HH....Most local 5K races have an age restriction of 14yrs old. One of our local X-country series has a 14yr old limit too (one race everyone starts together, men and women), and that is raced over 4-5miles!

I know you have a certain agenda regards club youth athletics. It didn't work for you. There's no need to spread your shite! If there weren't restrictions, some idiotic parents would have their kids running a marathon at 12yrs old!

Kids don't want to plod out 30m/week. It's boring to them. They love running fast, the problem occurs when they are over stressed and pushed too hard. Parents expecting them to perform or win every race. The idea is to keep kids in athletics not put them off it!

It's funny you should mention the Pidgeons. If my memory serves me correct., these are the parents that contacted the organisers and suggested they give Emily the gold medal for a certain biggish race. She couldn't make to the race for some ridiculous reason, but they still thought she should've been awarded the gold medal, because in their eyes she was 'the best'!...Pathetic!

11/02/2010 at 10:00
Last year she would have ranked 14th in the UK on powerof10! (Sorry if this has already been mentioned, I don't have time to read through the thread)
11/02/2010 at 12:54

While I'm not sure it's best for kids to be trained by their parents, I do roll my eyes at all the people going into a panic whenever someone young trains fairly hard and wants to compete.

Since when is that a problem?
I was a member of a football club from the age of 5 (you had to be 6, but my older brother went and I was there every practice session anyway so got to join too a bit earlier)
From 12yo I went to a school (selected for academic reasons) where 1hour sports was mandatory for every pupil every school day.
By then I had switched sports to volleyball and in addition to those 5 hours sports I also had 1 training session with the school volleyball and handball teams each. And I was a member of a volley club with 2 training sessions a week and a game. From age 16 I trained once with the youth team, twice with the adult team and played games with both the youth team and the adult reserves on weekends.

Yes, you may get the odd overuse injury, but have you ever seen anyone competing at national level who never had an overuse injury by the time they're 18
It's how you deal with it when it happens that matters.

My father was a national level player and national level volley coach and a touch pushy too (I can't recall a plain 'Good game' without some analysis of possible improvements), but that's not a problem if you're enjoying yourself. I do think it might have been difficult to have him as a coach though, but that never happened.

Bottom line, I get annoyed with all this 'no competition, don't train too hard, it's has to be fun' crap.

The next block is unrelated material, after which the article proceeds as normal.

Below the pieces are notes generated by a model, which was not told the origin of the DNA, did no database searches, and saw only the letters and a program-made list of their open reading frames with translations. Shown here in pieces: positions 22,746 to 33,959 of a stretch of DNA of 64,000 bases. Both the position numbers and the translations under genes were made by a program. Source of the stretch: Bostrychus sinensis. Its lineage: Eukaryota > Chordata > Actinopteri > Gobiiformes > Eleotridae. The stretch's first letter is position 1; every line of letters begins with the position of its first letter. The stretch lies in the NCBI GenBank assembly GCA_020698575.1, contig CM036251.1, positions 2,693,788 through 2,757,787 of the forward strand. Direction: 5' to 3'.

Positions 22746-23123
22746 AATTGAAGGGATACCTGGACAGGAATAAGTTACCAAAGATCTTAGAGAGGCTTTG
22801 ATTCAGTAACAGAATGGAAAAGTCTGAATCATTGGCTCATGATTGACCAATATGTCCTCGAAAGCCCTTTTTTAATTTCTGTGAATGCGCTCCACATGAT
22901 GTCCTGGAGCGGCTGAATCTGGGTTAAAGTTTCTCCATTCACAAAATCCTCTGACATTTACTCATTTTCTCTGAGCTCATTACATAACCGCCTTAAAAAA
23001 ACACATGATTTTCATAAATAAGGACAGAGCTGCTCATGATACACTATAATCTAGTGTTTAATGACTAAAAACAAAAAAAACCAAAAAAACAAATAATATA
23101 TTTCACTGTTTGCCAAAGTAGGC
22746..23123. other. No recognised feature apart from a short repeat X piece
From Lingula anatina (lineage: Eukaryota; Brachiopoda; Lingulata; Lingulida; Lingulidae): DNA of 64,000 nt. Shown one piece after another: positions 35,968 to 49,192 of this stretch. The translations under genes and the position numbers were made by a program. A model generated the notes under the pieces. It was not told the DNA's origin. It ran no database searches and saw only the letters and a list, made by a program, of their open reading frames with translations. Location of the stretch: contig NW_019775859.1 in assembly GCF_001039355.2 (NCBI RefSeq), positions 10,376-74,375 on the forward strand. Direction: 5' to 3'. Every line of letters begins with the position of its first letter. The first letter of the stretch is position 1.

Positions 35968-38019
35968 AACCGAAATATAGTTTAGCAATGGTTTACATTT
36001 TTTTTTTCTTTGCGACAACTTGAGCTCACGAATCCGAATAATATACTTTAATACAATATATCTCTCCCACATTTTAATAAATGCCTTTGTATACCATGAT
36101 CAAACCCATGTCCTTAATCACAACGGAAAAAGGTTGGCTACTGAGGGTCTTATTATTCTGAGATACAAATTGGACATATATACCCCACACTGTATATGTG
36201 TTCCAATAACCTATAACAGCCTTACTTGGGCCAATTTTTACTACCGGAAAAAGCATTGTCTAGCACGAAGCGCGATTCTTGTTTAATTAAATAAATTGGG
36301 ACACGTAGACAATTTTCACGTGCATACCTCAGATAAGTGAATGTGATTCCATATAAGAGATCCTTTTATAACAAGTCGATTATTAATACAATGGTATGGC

Kids absolutely love to compete, just keep an eye on some kids on the playground. Before you know it they're organising 'races' amoung themselves.
Training hard with a bunch of mates is a lot of fun and great bonding too.

I enjoyed competitive sport from about 6yo for the next 20 years and now when I get a bit of decent training in I feel the competitive juices flowing again, good times.
Competing IS fun.

Sometimes this forum seems so intent on making sure running is a pastime and not a sport it's outrageous.

Edited: 11/02/2010 at 12:57
seren nos    pirate
11/02/2010 at 13:03

While I'm not sure it's best for kids to be trained by their parents, I do roll my eyes at all the people going into a panic whenever someone young trains fairly hard and wants to compete.

I agree with that but kids don't always know when to stop and when to ease off and as for all things they rely on adults to reign them in when they go too far.........and the other problem is that when the parents are too closely involved....quite often the kids are competing to try and win the parents approval or becasue the parents want them to be the best rather than being driven themselves.

young kids want to please their parents so much and if the only way they can get that approval is to push themselves hard every time then they will whether they want tio or not...............if a coach is pushing too hard or fast for the kids good then the parents can step in.If they are the same person then there is a problem

11/02/2010 at 13:26

Really not sure what you're going on about an agenda Jokerman - I ran in the club youth system as soon as I could get my parents to drive me to the local club, enjoyed it, still have my EYAL T-shirts had a great training group and stayed with the club. I'm not totally convinced it was the best thing for me in terms of developing as a distance runner but I've certainly got no complaints. Just more misinformed nonsense from you?